Even though my actual career is writing about wine and spirits and consulting for wine based businesses and events, it seems that I’ve been organizing and hosting a lot more charity wine events than usual.And there is always one winery that has supported all of the non-profit events when asked by me, or by others: Pulchella.
To name just a few off the top of my head:Pour into Haiti, Pour into Sandy, Sunset in the Vineyard, a Toast and a Wish, the Santa Clarita Wine Classic, Vine 2 Wine and the new event, morphing the two, the new Vine 2 Wine Classic.And most of these are annual events.
Now, with Pulchella opening the only licensed and bonded winemaking facility in the Santa Clarita Valley, and wanting to keep my reputation for finding new venues for Eve Wine 101 events, it was a logical step for me to ask winemakers Steve Lemley and Nate Hasper to open up the winery for a fundraiser for my church, the Unitarian Universalists of the Santa Clarita Valley, www.UUofSCV.org for short.
Steve and Nate had donated to my church’s annual dinners and tastings for years.As I worked as the winery’s first unofficial “publicist” (Steve’s term) we had an unofficial “trade” of services – and more of an official respect for one another.
So, my church was the first, the little church that could – and did – get first dibs on a wine tasting event at the crush pad.Steve said he could manage up to 70, he upturned barrels to turn them into tables, created a raised platform/stage for speakers and set up a nice check in-and-out area.
Steve and Nate were there along with assistant winemaker, Jeff Prange, to lead us through a tutorial and tasting of several of their Paso Robles wines:
2010 Chardonnay; 2011 Cabernet Sauvignon “Le Screws”; 2011 Zinfandel City Slicker; 2011 Field Blend, Red Head Ranch, “The Red, White and Blue”; 2011 Grenache/Syrah blend, “Highs and Lows; 2011 Syrah, Volidores Vineyard; 2009 Tempranillo.
After Steve gave a short introduction – “Thanks for coming and supporting the church!” – Steve and Jeff talked about the flavor profiles of each wine and a little history of the winery.Pulchella had started in 2005 and went commercial in 2010.Steve said, “We like to let the wine make itself…the fruit dictates characteristics of the wine – that’s our style –we let the land make the wine while we just control the quality.”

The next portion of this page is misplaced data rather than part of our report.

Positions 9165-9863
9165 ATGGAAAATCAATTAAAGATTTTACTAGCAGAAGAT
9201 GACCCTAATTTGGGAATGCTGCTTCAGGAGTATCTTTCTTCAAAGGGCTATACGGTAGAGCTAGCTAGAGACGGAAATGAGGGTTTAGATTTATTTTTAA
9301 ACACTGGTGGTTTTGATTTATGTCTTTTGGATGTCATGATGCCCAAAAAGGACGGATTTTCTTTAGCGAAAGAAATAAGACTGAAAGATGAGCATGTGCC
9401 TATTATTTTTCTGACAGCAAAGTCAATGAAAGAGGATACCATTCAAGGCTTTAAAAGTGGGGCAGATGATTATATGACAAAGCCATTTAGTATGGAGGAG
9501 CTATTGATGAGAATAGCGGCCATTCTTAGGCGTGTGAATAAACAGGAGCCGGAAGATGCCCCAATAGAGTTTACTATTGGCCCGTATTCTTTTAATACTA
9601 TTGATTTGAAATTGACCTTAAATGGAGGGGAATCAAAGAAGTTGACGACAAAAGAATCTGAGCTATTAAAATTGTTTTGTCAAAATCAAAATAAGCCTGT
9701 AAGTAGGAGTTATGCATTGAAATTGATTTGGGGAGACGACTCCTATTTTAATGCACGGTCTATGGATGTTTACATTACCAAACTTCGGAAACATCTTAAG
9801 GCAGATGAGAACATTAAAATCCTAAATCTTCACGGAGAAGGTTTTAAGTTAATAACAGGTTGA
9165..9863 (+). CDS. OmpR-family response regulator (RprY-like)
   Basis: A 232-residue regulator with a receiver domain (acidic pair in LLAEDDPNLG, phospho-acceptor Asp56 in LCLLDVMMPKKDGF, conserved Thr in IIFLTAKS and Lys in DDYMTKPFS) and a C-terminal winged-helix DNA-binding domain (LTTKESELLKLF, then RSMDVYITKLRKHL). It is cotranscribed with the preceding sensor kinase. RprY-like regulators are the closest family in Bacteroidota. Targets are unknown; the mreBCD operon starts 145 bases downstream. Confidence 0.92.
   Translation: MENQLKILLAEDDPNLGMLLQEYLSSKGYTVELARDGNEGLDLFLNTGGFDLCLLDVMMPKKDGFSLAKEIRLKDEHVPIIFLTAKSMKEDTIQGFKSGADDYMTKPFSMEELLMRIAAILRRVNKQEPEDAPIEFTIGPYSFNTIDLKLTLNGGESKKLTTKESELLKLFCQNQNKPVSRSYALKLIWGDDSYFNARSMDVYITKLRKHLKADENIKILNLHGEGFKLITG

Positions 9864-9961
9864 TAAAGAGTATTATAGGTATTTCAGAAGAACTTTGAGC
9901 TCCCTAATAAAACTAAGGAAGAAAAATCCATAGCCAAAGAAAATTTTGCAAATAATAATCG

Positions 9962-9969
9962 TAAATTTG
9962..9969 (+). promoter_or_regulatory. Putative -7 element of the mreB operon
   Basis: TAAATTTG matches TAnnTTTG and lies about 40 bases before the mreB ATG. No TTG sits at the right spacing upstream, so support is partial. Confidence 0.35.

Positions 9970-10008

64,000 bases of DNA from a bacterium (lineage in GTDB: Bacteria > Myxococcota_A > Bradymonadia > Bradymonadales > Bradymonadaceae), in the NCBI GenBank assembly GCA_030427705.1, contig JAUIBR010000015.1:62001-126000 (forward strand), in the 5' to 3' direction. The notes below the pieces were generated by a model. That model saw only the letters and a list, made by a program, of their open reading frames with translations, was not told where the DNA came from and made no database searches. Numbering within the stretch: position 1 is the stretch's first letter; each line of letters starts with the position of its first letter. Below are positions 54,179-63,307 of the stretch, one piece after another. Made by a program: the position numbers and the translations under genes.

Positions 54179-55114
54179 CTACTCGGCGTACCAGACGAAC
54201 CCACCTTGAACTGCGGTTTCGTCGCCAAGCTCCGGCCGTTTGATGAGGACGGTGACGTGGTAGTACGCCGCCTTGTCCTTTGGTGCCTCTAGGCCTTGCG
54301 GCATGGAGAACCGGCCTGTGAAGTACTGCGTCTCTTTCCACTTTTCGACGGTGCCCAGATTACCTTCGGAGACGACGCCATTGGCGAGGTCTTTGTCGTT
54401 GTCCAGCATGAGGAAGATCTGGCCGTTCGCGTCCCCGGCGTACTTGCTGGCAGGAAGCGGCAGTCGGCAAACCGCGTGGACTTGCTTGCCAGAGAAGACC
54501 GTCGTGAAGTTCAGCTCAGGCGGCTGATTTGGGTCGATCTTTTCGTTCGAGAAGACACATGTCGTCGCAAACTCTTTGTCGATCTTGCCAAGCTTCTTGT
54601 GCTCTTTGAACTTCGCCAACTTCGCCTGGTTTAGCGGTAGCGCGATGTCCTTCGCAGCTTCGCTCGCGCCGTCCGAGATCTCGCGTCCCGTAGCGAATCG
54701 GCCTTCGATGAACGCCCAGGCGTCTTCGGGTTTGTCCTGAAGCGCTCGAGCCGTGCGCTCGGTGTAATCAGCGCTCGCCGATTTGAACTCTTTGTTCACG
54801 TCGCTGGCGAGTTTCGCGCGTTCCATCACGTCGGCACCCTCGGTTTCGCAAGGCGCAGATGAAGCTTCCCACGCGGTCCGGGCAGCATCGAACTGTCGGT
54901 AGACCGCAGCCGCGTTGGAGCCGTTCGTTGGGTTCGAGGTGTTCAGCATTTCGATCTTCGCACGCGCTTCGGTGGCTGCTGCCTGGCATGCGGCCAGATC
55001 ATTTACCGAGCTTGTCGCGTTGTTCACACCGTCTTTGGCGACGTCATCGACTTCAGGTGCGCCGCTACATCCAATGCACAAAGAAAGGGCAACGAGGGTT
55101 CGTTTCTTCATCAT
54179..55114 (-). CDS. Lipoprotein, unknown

Steve went on to discuss winemaking practices and answer questions from the group. 1.How secondary/malic acid is converted to malolactic acid and that’s what adds a creamy texture to wine. 2.Alcohol content can fluctuate by a percentage point or more. 3.It can take some 20-hour days “to express what you are capable of doing in blends.”
Jeff talked about how wine grapes soak up soil, flora, fauna and that process is commonly referred to as the terroir.Then he discussed tasting:“Don’t drink as fast as you can; instead look, smell, and then taste.” Begin by checking the color by holding your glass over a sheet of white paper, swirl the wine, notice the legs (equals the level of alcohol content).Note that as a white wine ages it will turn yellow then brown; while red goes to dark red to lighter red, then brickish, and then to brown. Smell and then swirl and smell again.Now, Jeff told the group, “get your nose in there.” It’s the taste and smells that make the wine interesting.
Steve added that the 2011 vintage has aging potential, or if it’s your preference, drink it now. Decant your wine, according to Steve, only to introduce oxygen. White wine, that is usually not decanted, we want to drink no more than a year or two after bottling.
As we neared the end of the tasting, Steve announced that if anyone wanted to purchase any wine that day they would give 20 percent back to the church.One more instance of Pulchella’s unexpected generosity.
The winery is expanding this year to better accommodate winemakers that reside within a 200 mile-radius. And though they are near capacity now, most of the wine in the winery barrels are Pulchella.And of that, 85% goes to their wine club.
All in all it was a good 90-degree day to spend inside a winery.With three educators, a nice line-up of different varietals, a good crowd of church friends and their friends, nice stemless glasses (that I witnessed are nearly impossible to break), and a winery sink or floor drain to use as pour out buckets – we didn’t lack for anything.
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